Atticus offers free, high-quality disability advice for Americans who can't work. Our team of Stanford and Harvard trained lawyers has a combined 15+ years of legal experience, and have helped over 10,000 Americans apply for disability benefits.
Are you unable to work because of a colostomy bag? If so, there's a good chance you qualify for monthly payments and free health insurance from the U.S. government. We’ll help you figure out whether you qualify and what to do next.
Lots of patients with colostomy bags— rich and poor alike — get benefits from Social Security Disability. For patients and their families, this help can be life-changing. But not everyone with a colostomy bag is eligible, and government rules can make qualifying a nightmare. At Atticus, we help people cut through the red tape and get the benefits they need. We’ll explain clearly how this program work for people with colostomy bags, then tell you what to do if you want to qualify.
Social Security Disability Insurance (“SSDI”) is a government program that supports Americans who are medically unable to work. When someone says they’re “on disability” for a long period, they usually mean that they’re getting payments from Social Security Disability.
The program is huge: About 10 million Americans receive SSDI today, and about 2% of every U.S. paycheck goes to fund the program via taxes.
People who qualify for Social Security Disability get two big benefits:
In order to qualify for SSDI, six things usually have to be true:
* If you didn’t work previously, but you and your family have very little money, you can still qualify for a related program called Supplemental Security Income (“SSI”), and the rest of this article will still largely apply to you.
Qualifying is never easy: The government treats claims with suspicion, and rejects most applicants. But if you meet the criteria above, you can likely get benefits with the right help.
A colostomy bag is a plastic bag that collects feces through an opening in your abdomen. You might need a colostomy bag if you aren’t able to have bowel movements on your own. This often happens because of an injury or disease to the lower intestinal tract. Sometimes, the bag is a temporary measure while you heal. Other times – especially if a portion of your intestines has been removed – you might need the bag for the rest of your life.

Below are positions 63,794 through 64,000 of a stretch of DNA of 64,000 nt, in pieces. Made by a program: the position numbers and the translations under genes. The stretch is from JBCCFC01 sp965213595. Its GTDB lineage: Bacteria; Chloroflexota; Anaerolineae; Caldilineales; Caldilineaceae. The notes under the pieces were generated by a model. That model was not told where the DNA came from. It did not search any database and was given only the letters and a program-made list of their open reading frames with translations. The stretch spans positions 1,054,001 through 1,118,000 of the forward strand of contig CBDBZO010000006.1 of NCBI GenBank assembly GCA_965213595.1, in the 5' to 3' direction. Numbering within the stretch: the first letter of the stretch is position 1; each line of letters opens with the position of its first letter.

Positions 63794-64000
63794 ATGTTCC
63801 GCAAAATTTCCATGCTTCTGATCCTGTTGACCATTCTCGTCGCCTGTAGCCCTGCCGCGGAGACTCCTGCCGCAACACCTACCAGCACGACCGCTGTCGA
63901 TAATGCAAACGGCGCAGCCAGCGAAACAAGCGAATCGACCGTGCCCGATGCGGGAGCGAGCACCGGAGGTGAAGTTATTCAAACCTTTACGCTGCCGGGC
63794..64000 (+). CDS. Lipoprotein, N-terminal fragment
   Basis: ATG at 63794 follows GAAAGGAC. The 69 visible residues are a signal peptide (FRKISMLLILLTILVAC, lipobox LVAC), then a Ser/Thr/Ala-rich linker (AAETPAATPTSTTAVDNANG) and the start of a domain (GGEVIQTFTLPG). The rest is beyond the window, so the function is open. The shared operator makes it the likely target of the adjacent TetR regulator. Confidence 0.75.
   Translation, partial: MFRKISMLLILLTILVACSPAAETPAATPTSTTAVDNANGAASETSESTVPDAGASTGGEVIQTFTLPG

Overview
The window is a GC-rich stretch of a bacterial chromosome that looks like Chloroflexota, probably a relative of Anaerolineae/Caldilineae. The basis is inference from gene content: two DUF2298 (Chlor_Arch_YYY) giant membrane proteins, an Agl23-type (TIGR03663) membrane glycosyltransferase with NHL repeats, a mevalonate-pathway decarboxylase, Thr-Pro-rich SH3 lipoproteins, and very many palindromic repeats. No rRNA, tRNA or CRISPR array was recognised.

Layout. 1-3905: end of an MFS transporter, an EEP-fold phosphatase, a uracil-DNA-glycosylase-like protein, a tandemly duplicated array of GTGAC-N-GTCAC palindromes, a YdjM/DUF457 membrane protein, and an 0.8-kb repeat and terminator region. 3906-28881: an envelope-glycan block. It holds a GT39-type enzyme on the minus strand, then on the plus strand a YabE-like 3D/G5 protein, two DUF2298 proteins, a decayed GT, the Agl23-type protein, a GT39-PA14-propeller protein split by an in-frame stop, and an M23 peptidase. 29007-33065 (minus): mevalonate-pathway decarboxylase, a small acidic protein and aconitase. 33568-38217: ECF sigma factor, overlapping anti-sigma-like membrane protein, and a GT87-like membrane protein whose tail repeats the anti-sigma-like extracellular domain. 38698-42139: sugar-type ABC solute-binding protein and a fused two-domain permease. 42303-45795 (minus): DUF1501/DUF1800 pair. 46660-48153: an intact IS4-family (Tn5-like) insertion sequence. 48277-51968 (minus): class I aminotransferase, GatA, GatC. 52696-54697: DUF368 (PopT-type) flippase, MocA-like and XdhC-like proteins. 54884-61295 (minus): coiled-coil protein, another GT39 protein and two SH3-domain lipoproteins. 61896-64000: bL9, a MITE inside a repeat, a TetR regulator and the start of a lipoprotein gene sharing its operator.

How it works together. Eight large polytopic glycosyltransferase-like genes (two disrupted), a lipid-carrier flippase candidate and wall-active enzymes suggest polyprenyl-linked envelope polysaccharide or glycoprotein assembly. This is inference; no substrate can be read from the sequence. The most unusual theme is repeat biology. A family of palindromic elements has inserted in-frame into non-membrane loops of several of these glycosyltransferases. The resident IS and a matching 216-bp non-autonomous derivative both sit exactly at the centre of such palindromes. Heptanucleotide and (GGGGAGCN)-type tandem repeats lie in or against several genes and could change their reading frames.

Many people can live healthy and normal lives with a colostomy bag, but some people find the bag interferes with their daily lives. This is especially true if:
Yes. As a general rule, if you have a colostomy bag that makes it difficult to work, you’ll qualify as disabled. If your colostomy bag is functioning well or if you expect to have it reversed within the year, you probably won't qualify.
Some quick background: Under government rules, some medical conditions – like needing a kidney transplant or losing both your legs – always qualify a patient as disabled. Others - like pregnancy - are never enough. A colostomy bag is somewhere in between: You can qualify due to a colostomy bag, but just having one isn't enough. Instead, it depends on how far along your illness has progressed and how your condition and treatment impact you.
A colostomy bag usually qualifies you for benefits if you expect to need it for at least a year, and any of the following are true:
The formal guidelines are complicated, but it boils down to this: If you can’t work because of your condition despite trying to overcome it, and as a result you just can’t hold a job, you’ll probably qualify as disabled with proper help.
If you can’t work because of a colostomy bag and and it won't be reversed within a year, you should probably apply for benefits. It’s free and the help can be life-changing. But applying does take time and effort, and not everyone qualifies — so it’s only worthwhile if you have a chance of success. Here’s our advice: